VMX Labs has been studying ways in which cybercriminals are utilizing Android banking trojans to exploit Android accessibility services. In one case, it’s to ultimately use an automatic transfer system framework and PIX keys to easily steal users’ funds. The result can be an instant (and unauthorized) fund transfer out of a victim’s bank account.  

The recent GoatRAT variant, as outlined by researchers at Cyble, is targeting Brazilian banks, but from a wider perspective, it shows that app developers need to implement greater protections that can sniff out this abuse on a mobile device. Where we see smoke today, there is likely to be a fire tomorrow.

Making the recent GoatRAT variant even more dangerous, it no longer needs to include some of the usual core banking trojan functionalities that we would usually expect to see during similar financial fraud. And, as Cyble pointed out, it looks as if the automated transfers seem to serve as the exclusive purpose of the attacks—not data or PII theft or anything else at all. 

The trojan operates in a way that does not require it to seek or obtain standard permissions or authentication codes. As a result, organizations still need to nurture their existing, ever-advancing cybersecurity and authentication processes while also adhering to basic security practices that prevent trojans from infiltrating their systems, such as requiring biometric authentication to access mobile devices, avoiding clicking on unexpected links, and only downloading apps from the two trusted stores.

Many sources, such as Cyble, have indicated that GoatRAT started as a remote administration tool that was used to take control of devices, but now one of its latest versions clearly serves as the trojan described above, specifically targeting Brazilian banks, including NUBank, Banco Inter, and PagBank.

Hidden Activities: Screen Overlays & Accessibility Services

This new type of attack shows an unmistakable increase in the use of Android Accessibility Services, and this specific example uses those services to identify the intended target of the attack (verifying the correct target app is installed on the device itself) and then create screen overlays that are meant to conceal the activities of the attack occurring “beneath” it. Furthermore, all the needed user inputs are also conducted using Android Accessibility Services.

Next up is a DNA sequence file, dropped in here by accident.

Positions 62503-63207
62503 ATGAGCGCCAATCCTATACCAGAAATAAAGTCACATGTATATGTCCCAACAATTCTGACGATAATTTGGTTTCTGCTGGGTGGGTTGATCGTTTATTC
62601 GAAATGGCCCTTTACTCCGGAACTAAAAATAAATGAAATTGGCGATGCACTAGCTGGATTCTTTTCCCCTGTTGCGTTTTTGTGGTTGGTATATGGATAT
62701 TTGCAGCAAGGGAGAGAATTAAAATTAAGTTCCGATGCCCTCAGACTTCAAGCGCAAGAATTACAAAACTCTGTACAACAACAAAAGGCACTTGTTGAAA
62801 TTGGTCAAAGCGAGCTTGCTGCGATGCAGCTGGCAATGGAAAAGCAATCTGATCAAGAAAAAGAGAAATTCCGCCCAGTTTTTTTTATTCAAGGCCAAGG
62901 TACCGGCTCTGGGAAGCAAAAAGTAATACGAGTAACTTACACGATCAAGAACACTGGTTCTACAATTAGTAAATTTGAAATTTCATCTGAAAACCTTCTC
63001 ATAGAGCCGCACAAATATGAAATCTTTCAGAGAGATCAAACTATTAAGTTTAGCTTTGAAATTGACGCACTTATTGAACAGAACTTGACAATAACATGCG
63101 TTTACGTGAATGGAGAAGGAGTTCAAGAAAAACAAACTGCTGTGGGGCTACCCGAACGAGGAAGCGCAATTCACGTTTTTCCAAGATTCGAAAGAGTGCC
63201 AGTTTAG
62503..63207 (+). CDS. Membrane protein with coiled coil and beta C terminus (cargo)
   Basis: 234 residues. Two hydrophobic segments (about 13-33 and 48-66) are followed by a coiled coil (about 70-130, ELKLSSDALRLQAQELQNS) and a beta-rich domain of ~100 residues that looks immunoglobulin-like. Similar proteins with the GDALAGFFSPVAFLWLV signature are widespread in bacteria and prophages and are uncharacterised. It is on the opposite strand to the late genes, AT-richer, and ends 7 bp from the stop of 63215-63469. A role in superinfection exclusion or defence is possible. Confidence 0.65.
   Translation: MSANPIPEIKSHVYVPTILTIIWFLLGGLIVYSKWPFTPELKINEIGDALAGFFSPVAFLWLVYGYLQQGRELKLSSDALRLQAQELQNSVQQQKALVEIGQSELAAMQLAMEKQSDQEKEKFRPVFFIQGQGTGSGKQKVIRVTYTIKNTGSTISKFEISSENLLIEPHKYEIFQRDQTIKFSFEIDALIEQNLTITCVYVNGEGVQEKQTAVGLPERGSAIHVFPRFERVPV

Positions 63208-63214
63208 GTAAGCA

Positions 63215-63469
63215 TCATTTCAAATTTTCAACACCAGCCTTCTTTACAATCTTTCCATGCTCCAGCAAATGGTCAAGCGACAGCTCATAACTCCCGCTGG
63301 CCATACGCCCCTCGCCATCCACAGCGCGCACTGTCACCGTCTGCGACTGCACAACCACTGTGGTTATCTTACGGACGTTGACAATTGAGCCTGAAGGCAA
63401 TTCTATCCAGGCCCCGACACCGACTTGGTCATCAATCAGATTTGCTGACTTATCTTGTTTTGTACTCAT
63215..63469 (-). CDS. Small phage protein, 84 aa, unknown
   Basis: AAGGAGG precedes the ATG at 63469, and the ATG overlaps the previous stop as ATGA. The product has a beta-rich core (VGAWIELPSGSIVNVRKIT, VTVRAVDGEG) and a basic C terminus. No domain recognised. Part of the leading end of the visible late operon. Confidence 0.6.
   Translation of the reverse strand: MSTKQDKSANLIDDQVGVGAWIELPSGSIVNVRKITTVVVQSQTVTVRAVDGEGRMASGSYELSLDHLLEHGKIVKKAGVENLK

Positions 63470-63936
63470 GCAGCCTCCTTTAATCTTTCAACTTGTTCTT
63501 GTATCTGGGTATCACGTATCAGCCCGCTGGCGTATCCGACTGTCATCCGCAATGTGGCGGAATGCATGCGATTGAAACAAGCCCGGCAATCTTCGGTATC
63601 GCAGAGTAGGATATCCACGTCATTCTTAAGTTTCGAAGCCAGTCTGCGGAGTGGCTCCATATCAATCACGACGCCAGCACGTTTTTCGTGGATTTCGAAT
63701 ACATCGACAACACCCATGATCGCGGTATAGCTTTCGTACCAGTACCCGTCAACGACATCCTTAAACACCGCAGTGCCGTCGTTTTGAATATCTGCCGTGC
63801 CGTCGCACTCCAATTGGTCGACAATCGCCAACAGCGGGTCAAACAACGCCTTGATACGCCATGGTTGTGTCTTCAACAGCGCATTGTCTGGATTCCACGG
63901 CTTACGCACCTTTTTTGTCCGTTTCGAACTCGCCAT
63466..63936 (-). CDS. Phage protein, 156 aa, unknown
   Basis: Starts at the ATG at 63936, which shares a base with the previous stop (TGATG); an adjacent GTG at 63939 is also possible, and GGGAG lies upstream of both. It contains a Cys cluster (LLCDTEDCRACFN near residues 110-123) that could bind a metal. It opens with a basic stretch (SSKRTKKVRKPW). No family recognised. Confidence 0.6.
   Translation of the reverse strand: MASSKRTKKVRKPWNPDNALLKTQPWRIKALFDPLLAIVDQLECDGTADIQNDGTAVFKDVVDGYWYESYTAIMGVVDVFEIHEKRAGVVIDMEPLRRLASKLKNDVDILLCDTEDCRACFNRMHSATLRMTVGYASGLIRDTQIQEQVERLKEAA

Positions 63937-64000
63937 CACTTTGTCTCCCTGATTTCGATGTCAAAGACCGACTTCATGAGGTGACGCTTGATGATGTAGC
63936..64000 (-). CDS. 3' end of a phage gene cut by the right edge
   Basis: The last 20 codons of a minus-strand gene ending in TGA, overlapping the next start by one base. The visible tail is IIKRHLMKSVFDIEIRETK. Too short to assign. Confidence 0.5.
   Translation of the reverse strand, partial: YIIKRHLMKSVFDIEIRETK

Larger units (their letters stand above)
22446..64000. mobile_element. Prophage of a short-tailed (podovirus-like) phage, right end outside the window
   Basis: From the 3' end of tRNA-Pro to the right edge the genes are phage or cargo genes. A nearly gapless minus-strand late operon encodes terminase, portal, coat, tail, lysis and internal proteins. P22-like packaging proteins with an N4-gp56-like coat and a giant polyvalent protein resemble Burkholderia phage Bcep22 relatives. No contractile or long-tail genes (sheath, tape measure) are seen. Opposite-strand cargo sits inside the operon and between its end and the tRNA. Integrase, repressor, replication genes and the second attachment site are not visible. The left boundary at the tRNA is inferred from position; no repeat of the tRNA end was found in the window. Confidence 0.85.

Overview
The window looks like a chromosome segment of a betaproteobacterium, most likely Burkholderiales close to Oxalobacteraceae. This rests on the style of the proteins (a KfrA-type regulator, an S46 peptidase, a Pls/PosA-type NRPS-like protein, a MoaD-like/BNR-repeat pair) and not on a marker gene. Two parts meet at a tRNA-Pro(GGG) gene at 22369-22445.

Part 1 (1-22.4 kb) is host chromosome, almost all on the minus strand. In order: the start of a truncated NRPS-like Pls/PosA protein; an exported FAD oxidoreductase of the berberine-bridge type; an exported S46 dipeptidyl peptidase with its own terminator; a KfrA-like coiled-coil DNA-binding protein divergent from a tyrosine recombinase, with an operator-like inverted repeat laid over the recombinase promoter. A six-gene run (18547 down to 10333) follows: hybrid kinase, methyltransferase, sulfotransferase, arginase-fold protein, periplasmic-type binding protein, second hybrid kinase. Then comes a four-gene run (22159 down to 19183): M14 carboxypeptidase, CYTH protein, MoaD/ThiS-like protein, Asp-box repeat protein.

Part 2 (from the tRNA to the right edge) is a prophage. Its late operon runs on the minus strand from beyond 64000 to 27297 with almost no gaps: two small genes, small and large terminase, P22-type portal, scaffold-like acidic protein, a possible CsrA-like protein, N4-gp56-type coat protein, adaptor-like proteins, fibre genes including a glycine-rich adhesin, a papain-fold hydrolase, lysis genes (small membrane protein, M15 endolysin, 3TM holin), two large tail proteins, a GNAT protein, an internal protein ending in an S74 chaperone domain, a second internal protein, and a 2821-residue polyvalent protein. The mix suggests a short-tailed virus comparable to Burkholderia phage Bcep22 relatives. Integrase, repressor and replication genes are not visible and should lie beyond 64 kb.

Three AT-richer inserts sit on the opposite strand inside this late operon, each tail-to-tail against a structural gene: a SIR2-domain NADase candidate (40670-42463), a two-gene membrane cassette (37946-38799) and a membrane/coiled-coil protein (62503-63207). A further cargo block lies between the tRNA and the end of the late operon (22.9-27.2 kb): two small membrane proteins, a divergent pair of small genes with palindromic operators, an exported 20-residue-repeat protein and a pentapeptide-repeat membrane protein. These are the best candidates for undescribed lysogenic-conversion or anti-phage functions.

In the world of Android, Accessibility Services work behind the scenes to provide a helping hand to those who need it most. These services were born out of a desire to make technology more accessible for people with disabilities, with features like screen readers and speech-to-text that allow for seamless interaction with consumer devices. But the high level of administrative privilege for Accessibility Services can make them a prime target for hackers looking to exploit their capabilities for their own gain. Malicious actors can use Accessibility Services to perform a range of illicit actions.

What is a screen overlay attack?

An example of what a screen overlay attack looks like.

A screen overlay is a dangerous attack (commonly attacking Android accessibility features) that places an invisible window or screen on top of the running app to capture key entry without the user being aware this is happening. Hackers then trick users into sending information both to the legitimate app and to the bad guys.

For example, imagine you’re using a banking app on your phone. Suddenly, a screen overlay appears, prompting you to enter your login credentials. You assume it’s just part of the app’s normal interface and enter your information. But in reality, you’ve just handed over your sensitive data to a cybercriminal.

The potential harm of screen overlay attacks is clear: they can be used to steal personal information, financial data, and other sensitive information from unsuspecting users. In some cases, hackers have used screen overlays to install malware on devices, giving them access to even more data and control over the device.

How to prevent screen overlay attacks

So, what can enterprises do to protect their mobile apps from these types of attacks? First, they need to ensure that their apps are built with security in mind from the beginning. This means following best practices for secure coding, using encryption to protect data in transit and at rest, and regularly testing their apps for vulnerabilities. Integrating Verimatrix XTD Prevent into your CI/CD workflow is an example of shift left cybersecurity for mobile apps.

Second, companies should consider implementing security measures specifically designed to detect and prevent screen overlay attacks. This might include tools that monitor app activity in real-time, RASP, looking for suspicious behavior such as multiple apps running simultaneously or unexpected overlay windows appearing on screen. Again, Verimatrix XTD is an ideal solution for this.

Finally, companies should step up their mobile app monitoring game. Verimatrix delivers an amazing cybersecurity solution with
Extended Threat Defense (XTD); allowing customers to prevent, detect, respond to, and predict threats to their mobile applications and the devices that connect to their critical infrastructure. This detection includes overlay attacks.

We have expanded our detection capabilities to the network, beyond application and device level detections. We can assess risk per application to protect the connection to the company’s critical infrastructure. All of this is
now available.

For more information on Verimatrix XTD, a solution that more and more financial institutions are turning to to prevent this type of evolving attack, click here.